Fans know their crowd noises: the guttural groan after a vicious football hit, the communal sigh when a putt lips out, the crescendo as a home run leaves the park. They are part of the soundtrack of sports.
On the afternoon of May 21 at Pimlico Race Course in Baltimore, a record Preakness crowd of 115,318 made a less common sound: a gasp. At the top of the stretch, favored Afleet Alex clipped heels with 13-1 long shot Scrappy T and stumbled, his nose nearly touching the loamy earth as jockey Jeremy Rose clung to the horse's black mane. In the time required for stunned spectators to process the prospect of serious injury or a death on the track, Alex bounded back into a full stride, gobbled up Scrappy T and roared to a 4 3/4-length victory.
Sentimental fans and bloodless railbirds alike would call it one of the most remarkable performances in racing history, testimony to the athleticism of both the horse and his jockey.
Perhaps it was even more. Afleet Alex, who two weeks earlier had lost the Kentucky Derby to Giacomo in the final strides, ran for more than the five owners who had bought him for a paltry $75,000. He ran for his 60-year-old breeder, former Royal Air Force pilot John Silvertand, who received a diagnosis of colon cancer and told he had three months to live when Alex was just a baby. "Planning ahead is a big part of not giving up," Silvertand said last spring while following Alex around the country. "Alex has given me something to plan for."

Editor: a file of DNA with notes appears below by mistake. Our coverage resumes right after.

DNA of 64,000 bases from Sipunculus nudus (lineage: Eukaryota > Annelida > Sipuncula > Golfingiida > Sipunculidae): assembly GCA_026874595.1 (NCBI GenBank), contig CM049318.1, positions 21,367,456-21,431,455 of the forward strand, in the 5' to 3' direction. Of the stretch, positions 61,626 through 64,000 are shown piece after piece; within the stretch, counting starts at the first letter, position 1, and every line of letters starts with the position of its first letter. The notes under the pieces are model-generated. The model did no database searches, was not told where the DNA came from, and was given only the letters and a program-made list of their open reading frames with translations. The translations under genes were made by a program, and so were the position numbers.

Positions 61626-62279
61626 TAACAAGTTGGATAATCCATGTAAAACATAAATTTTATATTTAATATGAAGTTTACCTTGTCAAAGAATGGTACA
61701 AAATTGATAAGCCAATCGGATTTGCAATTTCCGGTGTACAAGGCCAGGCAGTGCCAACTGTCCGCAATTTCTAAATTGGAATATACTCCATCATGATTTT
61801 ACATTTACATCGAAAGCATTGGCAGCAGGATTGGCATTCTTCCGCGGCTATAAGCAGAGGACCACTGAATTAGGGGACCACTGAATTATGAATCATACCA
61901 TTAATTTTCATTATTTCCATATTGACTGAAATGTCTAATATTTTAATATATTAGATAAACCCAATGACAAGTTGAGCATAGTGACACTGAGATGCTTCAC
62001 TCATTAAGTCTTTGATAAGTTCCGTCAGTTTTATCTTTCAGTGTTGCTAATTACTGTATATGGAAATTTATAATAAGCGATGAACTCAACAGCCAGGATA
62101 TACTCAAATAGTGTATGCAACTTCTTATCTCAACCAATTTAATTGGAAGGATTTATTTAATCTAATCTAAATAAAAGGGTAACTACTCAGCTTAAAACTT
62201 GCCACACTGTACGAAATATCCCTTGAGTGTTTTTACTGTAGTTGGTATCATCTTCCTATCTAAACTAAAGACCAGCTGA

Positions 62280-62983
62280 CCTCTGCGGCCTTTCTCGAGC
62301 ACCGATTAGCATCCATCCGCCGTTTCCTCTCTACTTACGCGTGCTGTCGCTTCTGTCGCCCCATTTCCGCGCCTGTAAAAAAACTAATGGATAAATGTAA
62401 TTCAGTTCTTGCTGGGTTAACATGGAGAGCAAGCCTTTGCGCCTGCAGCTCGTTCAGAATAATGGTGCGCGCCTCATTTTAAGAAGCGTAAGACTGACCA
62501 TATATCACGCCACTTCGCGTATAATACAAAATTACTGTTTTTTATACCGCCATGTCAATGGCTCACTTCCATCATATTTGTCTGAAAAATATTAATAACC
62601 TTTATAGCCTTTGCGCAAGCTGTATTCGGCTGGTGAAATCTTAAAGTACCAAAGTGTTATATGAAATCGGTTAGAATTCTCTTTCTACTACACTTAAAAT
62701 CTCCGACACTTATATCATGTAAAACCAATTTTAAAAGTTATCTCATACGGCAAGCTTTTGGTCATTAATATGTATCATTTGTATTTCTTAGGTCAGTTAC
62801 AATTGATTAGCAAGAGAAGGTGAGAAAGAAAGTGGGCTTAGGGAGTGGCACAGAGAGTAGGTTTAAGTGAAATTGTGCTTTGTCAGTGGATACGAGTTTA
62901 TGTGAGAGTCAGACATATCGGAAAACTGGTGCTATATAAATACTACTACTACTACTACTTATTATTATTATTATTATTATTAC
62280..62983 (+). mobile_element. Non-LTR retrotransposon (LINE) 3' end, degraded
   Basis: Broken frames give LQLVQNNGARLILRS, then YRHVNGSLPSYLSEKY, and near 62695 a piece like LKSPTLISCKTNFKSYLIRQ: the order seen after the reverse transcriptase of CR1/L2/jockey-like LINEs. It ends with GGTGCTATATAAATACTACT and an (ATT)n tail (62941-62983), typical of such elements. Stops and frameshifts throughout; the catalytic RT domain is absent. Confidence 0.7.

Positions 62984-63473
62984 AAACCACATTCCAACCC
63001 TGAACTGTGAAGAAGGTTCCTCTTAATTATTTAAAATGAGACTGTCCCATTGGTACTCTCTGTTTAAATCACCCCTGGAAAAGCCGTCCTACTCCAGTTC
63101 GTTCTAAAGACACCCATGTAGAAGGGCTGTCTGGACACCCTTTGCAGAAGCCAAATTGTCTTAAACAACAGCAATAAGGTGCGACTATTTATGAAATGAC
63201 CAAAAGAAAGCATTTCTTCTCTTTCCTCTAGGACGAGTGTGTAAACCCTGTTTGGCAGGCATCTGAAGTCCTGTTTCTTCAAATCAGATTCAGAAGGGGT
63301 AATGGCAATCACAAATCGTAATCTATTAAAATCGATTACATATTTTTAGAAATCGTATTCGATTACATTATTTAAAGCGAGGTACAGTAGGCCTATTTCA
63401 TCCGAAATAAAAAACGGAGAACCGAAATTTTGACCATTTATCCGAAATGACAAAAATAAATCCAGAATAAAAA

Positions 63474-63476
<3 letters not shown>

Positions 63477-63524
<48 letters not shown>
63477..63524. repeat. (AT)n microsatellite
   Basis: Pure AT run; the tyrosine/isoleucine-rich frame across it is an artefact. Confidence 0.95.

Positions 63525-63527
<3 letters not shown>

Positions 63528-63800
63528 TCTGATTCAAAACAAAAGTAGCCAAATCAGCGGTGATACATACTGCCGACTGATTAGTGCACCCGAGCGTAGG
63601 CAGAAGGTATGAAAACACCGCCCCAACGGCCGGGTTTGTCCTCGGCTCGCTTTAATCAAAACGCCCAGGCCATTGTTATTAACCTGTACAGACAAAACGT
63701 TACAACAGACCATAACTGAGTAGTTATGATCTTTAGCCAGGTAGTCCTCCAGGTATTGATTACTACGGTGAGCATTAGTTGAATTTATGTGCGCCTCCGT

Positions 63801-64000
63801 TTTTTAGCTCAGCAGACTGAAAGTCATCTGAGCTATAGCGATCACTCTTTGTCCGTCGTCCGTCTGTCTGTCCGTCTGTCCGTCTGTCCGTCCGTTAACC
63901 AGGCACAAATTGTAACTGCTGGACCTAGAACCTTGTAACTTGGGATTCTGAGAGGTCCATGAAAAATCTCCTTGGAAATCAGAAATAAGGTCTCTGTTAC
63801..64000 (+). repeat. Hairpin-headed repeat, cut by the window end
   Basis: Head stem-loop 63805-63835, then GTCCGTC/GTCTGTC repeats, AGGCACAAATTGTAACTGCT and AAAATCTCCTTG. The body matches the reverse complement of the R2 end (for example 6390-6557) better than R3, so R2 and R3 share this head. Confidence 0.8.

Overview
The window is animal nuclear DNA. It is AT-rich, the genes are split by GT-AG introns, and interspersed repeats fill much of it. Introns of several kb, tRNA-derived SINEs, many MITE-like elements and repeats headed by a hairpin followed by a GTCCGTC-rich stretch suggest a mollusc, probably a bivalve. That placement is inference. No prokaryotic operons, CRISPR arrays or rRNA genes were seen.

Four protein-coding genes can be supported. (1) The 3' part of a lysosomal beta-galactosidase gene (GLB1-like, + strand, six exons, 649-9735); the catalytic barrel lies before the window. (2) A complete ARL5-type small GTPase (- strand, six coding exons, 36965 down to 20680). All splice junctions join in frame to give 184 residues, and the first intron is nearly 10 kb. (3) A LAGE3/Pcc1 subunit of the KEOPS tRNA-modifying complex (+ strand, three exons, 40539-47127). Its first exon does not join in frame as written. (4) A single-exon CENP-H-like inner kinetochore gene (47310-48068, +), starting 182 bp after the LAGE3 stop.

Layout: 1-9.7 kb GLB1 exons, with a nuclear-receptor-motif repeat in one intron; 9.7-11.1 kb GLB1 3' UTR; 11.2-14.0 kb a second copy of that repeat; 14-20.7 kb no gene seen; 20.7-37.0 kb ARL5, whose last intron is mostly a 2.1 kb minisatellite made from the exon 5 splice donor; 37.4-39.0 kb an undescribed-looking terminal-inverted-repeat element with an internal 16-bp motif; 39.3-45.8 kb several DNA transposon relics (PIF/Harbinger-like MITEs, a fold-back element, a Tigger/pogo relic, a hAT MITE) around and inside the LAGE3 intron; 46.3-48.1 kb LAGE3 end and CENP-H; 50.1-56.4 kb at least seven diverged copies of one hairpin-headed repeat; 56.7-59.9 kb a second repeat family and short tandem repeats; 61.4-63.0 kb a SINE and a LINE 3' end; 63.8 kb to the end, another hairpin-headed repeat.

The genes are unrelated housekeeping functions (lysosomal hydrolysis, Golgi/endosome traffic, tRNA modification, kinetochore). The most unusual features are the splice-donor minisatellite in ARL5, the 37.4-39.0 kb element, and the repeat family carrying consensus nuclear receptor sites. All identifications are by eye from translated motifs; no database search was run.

He ran for Alex Scott, a girl from Wynnewood, Pa., who battled neuroblastoma for most of her eight years before dying in August 2004. She left behind the beginnings of Alex's Lemonade Stand, which she started on her front lawn when she was four, promising to use her profits to fight pediatric cancer. Afleet Alex's owners donated a portion of their earnings to Alex's cause, and lemonade stands were set up at racetracks, helping the Alex's Lemonade Stand Foundation raise $3.5 million in 2005, up from $1.4 million the previous year.
Afleet Alex went on to win the Belmont Stakes by seven lengths, becoming the fifth consecutive horse to win two Triple Crown races. He did not run again, forced into a December retirement by a degenerative bone condition that his trainer, Tim Ritchey, said was probably related to his Preakness mishap with Scrappy T.
The story of Afleet Alex's recovery that day will outlive all who saw it, finding a place in racing lore. So, too, will Rose's explanation. "It was little Alex," he said, "reaching down and keeping me on."
BOXING A Perfect 10
There is no better platform for heroics than boxing, which is why the sport persists so stubbornly. But in most fights this year, bravado was a no-show. The heavyweights were a lackluster lot, and even the marquee middleweights disappointed their fans. The standbys ( Roy Jones Jr., Bernard Hopkins, F�lix Trinidad) all got old and beaten. Not even Oscar De La Hoya, as reliable a draw as there is, could rouse himself to flash his shiny teeth. Yet with one fight--one round, really--boxing served up a reminder of just how exciting the sport can be.
It was the first go-round between lightweight champion Jose Luis Castillo and Diego Corrales, a good matchup but not a fight that was going to draw national attention. The attraction rested largely on the boxers' heritage; promoters have discovered that, in the absence of Olympic stars or menacing heavyweights, the only surefire bets these days are Latin fighters, who have enough appeal in the Southwest and some urban areas to make pay-per-view worthwhile. The sport has been trending toward niche markets for some time, and this was merely another example.